Social stigma and higher prices
Prepayment meters carry a great deal of social stigma, often unfairly. The meters are usually installed when people fall in to debt with their energy provider – in theory to help them ‘manage their debts’, or so the industry likes to tell me. I don’t buy this for two reasons. Prepayment meters effectively cut off your supply if you don’t pay enough cash, marginalising people struggling financially. And outrageously, it costs more money to run a prepayment meter.
The usual reason I’m given for this is the extra costs of running prepayment meters to suppliers. But that leaves a distinctly unpleasant taste in my mouth. Far too often, people struggling pay more for services that they should have to. It’s more expensive to borrow cash from lenders too if you have bad credit (another unacceptable way businesses operate). I’d argue it makes sense to spread these costs over all energy customers rather than charge people in financial difficulties more. Tell your MP if you agree.
Another frustration with prepayment meters is they disproportionately affect renters – again, among the most financially challenged in these current market conditions. Some landlords won’t let their new tenants shift from a prepayment meter, usually because of bad experiences with the old tenants. If you’re thinking about moving in to a new property where this has happened, insist on the prepayment meter being removed as part of the deal – after all, you’ll inevitably had a credit check as part of the application.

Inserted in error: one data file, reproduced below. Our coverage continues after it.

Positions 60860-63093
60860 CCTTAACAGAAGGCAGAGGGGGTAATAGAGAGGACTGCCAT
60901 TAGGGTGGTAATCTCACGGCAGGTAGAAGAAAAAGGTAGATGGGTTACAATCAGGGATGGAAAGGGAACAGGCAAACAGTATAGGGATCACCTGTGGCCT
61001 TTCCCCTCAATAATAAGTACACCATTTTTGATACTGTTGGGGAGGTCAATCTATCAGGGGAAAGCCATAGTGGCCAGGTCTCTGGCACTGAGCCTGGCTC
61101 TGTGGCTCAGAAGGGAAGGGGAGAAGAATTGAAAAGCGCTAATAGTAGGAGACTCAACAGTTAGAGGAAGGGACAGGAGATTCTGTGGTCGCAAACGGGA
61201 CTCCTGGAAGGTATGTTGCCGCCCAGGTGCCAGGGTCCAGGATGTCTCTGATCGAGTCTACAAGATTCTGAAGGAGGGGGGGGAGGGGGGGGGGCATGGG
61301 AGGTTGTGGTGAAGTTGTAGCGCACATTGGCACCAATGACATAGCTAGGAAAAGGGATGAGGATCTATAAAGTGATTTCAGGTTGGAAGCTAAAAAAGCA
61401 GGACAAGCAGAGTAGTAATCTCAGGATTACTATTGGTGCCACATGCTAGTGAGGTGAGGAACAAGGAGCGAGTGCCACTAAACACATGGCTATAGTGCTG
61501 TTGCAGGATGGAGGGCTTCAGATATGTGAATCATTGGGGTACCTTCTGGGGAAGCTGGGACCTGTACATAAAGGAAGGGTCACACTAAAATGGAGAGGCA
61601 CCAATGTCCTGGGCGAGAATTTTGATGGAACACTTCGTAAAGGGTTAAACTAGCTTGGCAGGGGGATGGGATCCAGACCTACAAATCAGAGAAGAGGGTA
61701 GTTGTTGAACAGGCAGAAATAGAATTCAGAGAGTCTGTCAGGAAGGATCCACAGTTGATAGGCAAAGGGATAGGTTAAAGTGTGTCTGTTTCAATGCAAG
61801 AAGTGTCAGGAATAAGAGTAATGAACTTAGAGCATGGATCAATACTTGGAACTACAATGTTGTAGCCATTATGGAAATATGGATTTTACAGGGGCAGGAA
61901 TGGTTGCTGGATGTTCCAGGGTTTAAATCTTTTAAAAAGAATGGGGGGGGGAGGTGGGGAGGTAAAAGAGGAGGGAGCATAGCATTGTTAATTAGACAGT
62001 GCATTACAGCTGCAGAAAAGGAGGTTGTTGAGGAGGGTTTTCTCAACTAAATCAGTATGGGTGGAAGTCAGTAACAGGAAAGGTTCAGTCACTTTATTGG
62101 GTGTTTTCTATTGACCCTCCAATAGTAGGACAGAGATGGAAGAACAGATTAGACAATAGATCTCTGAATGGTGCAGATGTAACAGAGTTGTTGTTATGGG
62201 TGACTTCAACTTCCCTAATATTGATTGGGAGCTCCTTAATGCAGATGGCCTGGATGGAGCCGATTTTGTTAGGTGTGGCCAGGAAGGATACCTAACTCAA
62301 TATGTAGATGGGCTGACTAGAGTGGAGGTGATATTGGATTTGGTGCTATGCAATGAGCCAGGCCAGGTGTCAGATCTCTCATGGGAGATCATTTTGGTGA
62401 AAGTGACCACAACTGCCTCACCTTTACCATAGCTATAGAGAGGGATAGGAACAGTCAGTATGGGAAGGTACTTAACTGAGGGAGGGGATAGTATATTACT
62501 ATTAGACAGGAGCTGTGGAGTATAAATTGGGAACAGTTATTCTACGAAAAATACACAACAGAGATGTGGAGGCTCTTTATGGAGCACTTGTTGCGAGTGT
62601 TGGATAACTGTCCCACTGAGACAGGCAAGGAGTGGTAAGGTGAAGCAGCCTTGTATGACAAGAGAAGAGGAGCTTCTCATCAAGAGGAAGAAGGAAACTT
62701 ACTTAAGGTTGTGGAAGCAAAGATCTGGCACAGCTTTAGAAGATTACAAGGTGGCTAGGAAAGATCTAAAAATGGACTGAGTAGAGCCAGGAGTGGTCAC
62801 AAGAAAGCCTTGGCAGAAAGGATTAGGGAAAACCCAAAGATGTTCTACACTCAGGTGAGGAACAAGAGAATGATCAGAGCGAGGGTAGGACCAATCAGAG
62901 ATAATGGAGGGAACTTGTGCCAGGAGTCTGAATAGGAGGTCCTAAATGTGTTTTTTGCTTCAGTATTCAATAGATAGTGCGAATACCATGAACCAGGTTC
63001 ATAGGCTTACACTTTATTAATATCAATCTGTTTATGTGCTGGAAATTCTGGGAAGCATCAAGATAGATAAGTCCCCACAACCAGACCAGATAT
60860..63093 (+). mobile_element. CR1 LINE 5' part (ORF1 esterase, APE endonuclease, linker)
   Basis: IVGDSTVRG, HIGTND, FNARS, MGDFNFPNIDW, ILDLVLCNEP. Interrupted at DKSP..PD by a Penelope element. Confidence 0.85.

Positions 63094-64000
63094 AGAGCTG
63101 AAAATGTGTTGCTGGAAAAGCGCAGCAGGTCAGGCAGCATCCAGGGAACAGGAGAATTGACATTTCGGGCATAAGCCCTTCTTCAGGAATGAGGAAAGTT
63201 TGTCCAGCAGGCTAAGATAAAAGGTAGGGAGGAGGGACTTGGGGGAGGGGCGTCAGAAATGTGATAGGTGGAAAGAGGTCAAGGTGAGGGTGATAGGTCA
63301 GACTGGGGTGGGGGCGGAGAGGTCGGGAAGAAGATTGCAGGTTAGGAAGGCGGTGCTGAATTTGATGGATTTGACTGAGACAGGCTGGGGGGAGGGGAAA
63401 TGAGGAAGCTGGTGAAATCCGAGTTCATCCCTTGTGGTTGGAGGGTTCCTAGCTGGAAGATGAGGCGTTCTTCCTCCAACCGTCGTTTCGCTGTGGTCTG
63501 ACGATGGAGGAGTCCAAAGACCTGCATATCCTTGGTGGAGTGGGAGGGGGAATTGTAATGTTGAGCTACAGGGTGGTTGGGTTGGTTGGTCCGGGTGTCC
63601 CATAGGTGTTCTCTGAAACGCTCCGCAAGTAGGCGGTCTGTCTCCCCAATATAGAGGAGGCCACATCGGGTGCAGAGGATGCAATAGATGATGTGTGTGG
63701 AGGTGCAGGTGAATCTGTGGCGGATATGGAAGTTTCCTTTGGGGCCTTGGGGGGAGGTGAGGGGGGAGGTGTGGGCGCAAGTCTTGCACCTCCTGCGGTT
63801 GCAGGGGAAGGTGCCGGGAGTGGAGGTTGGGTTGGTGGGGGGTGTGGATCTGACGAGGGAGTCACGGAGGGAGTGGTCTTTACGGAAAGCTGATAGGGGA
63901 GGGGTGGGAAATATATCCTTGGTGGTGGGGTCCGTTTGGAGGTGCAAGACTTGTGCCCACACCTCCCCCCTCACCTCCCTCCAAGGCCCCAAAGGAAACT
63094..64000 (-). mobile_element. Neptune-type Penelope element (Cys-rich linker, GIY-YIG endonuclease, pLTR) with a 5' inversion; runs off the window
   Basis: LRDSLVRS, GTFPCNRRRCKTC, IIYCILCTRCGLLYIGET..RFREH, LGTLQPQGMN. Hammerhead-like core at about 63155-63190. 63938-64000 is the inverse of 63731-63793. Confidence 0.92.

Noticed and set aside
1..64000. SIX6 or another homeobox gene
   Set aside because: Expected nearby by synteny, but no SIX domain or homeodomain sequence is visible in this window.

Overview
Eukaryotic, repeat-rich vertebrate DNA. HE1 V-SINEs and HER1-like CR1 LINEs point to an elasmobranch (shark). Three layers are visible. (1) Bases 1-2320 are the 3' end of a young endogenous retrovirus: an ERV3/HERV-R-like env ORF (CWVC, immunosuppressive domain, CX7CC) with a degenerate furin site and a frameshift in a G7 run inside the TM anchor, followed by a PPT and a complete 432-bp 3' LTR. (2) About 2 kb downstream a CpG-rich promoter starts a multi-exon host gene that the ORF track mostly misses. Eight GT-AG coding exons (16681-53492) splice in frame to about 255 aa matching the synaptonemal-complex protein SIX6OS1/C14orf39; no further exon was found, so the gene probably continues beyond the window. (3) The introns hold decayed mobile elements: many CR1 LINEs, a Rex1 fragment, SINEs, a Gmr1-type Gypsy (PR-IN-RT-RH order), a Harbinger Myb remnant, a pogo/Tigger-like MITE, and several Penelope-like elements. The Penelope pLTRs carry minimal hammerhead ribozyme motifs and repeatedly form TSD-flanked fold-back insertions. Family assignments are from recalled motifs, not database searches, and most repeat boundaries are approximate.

How do I switch my meter to one that bills me regularly?
The good news is you can switch from a prepayment to a standard meter for free. The bad news is there’s sometimes a backlog of requests, available meters and engineers to do the work. The push to get the nation on to smart meters may have been scaled back but it is still underway, which has contributed to the wait to get the meter changed.
So while it’s not a great time to switch energy providers to get a better tariff, it is a good time to call around to see how quickly each one can get you a new meter.
What help is there if you are struggling?
There are a complicated series of benefits, grants and other support available for people who are older, vulnerable or in financial difficulties.
Regulator, Ofgem, has a list of all of the options available here.
The vast range of options are also covered in plain English here with Citizens Advice.
If you are in financial difficulties Ofgem says that you can ask for the following:
- A review of your payments and debt repayments
- Payment breaks or reductions
- More time to pay
- Access to hardship funds
- Advice on how to use less energy
- The option to go on the Priority Services Register – a free support service for a wide range of people struggling or who need support
Once again, I’m hearing that people are getting a rather mixed bag of options when they seek help. So don’t be afraid to push back and ask for the proposals in writing. If you feel that the business is not listening or helping – or they are making things worse – then you can take your complaint to the Energy Ombudsman for free. Make it clear to the business that you expect them to take no action against you while the matter is looked in to by the ombudsman.
It’s been suggested by the Government that there is a need for cheaper ‘social tariffs’ for people who fall in to these categories but as yet, these have not been agreed. So watch this space and the Mirror team will keep you updated with all the new energy developments as they happen.
Featured in Mirror – Martyn James